Column: Rancheros Con Huevos By Lauren Reichelt

by Staff Reporter / Jul 14, 2015 / comments

Column: Rancheros Con Huevos
By Lauren Reichelt

Author’s Note

Rancheros con Huevos is a column written by me where I share some of my memories and experiences of the “old days” in Rio Arriba County (or at least the old days from 20 years ago when I first came to work for the county). The people and places I’ve written about mostly existed and I gave everyone the right names if I remembered them. Sometimes, if I didn’t like a fellow, I renamed him “Dirk.” I hope I have not offended any of my old or new friends, as I love you all. Rio Arriba is my home and my passion. Gracias!

Lauren Reichelt

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(#5) The Negotiating Table, Part 2

I opened my briefcase, removing folders and placing them on the table before me, hoping that at least one might prove useful.

The first folder I’d stuffed into the case contained specifications for playground handicap access required through the Americans with Disabilities Act. I leafed through it and determined it was not likely to prove relevant.

The next folder included economic data about Rio Arriba from a UNM report. It seemed more promising, but only slightly.

The third was a portfolio of my two-year-old daughters’ scribbles. I had labeled each pièce de résistance with a French title, based on the color of the scribble: “Étude en Bleu,” “Étude en Rouge,” “Étude en Jaune,” etc. I was planning to frame them for my mother-in-law who adored Chloe and all things French.

Santiago, who was a real lawyer, got up and poured himself coffee. He strolled up behind me, laid an arm around my shoulder, peaked at my neatly laid out folders, and whispered into my ear, “Nice prep, Babe.”

As I could think of nothing witty to say, I pretended to ignore him.

He sauntered back to his seat and crossed his arms behind his head, waiting.

I started to repeat the obligatory speech about the Treaty of Guadalupe Hildago that was required at all public meetings in Rio Arriba in the mid-to-late 1990s, but the UNM economic study suddenly caught my eye, and I veered off course.

“You know, people make jokes about Rio Arriba County because of its patron system,” I blurted. “They say that people here vote for whomever will give them a job because they’re too dumb to do anything else.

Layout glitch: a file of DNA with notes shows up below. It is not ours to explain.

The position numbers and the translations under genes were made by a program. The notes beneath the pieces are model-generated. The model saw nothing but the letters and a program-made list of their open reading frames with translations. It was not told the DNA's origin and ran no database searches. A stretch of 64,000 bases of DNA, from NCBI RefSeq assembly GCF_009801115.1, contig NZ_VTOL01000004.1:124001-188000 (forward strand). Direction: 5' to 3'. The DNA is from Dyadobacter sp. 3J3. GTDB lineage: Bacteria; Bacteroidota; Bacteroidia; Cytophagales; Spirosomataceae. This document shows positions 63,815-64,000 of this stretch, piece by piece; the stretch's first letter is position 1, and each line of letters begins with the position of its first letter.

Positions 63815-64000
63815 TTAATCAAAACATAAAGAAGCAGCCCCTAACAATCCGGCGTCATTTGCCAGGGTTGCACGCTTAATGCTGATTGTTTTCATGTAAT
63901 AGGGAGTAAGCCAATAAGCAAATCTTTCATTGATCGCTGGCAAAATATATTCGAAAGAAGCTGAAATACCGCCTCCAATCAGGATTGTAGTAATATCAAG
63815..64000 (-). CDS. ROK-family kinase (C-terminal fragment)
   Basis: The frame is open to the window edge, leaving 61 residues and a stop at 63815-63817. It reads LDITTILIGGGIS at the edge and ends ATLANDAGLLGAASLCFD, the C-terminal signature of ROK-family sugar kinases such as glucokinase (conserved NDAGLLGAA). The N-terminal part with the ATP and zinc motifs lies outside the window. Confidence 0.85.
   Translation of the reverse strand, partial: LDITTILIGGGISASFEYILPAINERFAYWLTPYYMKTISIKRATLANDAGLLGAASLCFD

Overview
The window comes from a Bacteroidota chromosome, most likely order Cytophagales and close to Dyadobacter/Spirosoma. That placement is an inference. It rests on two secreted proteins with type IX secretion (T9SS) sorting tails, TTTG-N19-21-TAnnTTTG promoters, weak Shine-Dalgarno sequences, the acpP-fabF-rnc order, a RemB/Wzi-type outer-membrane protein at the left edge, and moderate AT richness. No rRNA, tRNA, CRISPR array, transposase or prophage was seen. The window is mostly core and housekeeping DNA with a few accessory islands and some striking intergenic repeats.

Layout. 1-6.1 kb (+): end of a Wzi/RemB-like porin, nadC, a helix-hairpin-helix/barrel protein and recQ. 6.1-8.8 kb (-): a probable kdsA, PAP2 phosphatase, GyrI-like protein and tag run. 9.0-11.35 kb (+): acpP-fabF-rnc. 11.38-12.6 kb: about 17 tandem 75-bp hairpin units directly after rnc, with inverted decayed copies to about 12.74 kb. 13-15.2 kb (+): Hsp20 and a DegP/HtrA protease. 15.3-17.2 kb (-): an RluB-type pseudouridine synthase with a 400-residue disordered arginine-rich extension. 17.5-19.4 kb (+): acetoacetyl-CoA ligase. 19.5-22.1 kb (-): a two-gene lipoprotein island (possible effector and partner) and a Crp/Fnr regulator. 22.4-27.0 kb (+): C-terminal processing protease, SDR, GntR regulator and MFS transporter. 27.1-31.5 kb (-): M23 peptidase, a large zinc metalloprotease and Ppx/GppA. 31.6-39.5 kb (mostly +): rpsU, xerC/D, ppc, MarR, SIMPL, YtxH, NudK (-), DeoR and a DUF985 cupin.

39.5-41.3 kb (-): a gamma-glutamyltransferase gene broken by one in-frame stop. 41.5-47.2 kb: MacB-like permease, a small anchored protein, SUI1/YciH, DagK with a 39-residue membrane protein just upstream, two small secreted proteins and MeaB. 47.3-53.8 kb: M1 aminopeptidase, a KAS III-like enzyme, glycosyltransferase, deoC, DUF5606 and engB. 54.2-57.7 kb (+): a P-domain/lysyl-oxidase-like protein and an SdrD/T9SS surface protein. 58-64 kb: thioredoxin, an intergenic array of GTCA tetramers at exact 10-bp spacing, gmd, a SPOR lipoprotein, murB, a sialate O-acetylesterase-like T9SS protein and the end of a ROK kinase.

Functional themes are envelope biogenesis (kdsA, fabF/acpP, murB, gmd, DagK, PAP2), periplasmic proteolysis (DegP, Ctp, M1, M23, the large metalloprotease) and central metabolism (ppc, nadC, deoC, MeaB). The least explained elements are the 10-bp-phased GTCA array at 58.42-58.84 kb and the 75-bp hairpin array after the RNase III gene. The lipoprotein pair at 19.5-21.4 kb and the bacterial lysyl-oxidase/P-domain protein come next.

“But that’s not what’s happening.”

I picked up the 1996 study in my fist and pointed it at Henke and Beefy-chops. “It says right here that fifty-one percent of all wages earned in Rio Arriba are through jobs in the retail and service industries. Those’re fast food and convenience store jobs that don’t produce a living wage or benefits.

“The next largest sector of our economy is local government, which makes up 28% of wages. Those are basically the only jobs that pay a decent salary with retirement and health care.

“Mining, farming and industry each account for fewer than 4% of all wages. Farming produces a whole lot of revenue in Rio Arriba, but that revenue doesn’t result in wages. So if you want a job that pays real wages and benefits, you have to work for local government.

“If we want people to vote based on policy, then we have to build a private sector. Right now the federal government controls over 70% of the land in Rio Arriba. It’s not possible to build a private sector without land.”

“The sister has nailed it!” exclaimed Santiago. “The oppression of indigenous land-based peoples is achieved through control of our lands.  Self-determination is only possible for our people if we control our water and land.”

Alfredo looked Beefy-chops right in the eyes. “We are an agricultural County,” he pointed out. “And yet our most important gathering, our County fair, is held in Santa Fe County. We can’t build schools, parks, community centers or even affordable housing for our people without cannibalizing our most important resource: our arable riparian land. Right now, we have to haul all our trash to Santa Fe because we don’t have a landfill of our own. This is an expensive waste of precious tax revenue. All of these activities…operating a landfill, building homes, holding the Rio Arriba Fair in Rio Arriba County…mean jobs that we could bring back into our community. This is why we have to work with you…we need to make a better life for our people.”

Beefy-chops put down the petition. “Alright then,” he said. “Let’s start with the ball-field. We can negotiate a long-term lease. I don’t know about your fair or landfill. But we have to start somewhere.”

I kept my mouth shut for the rest of the meeting while the men did the negotiating.

I hoped that my ability to relate data to people’s lives would make up for my habitual insubordination, and inability to follow basic instructions.


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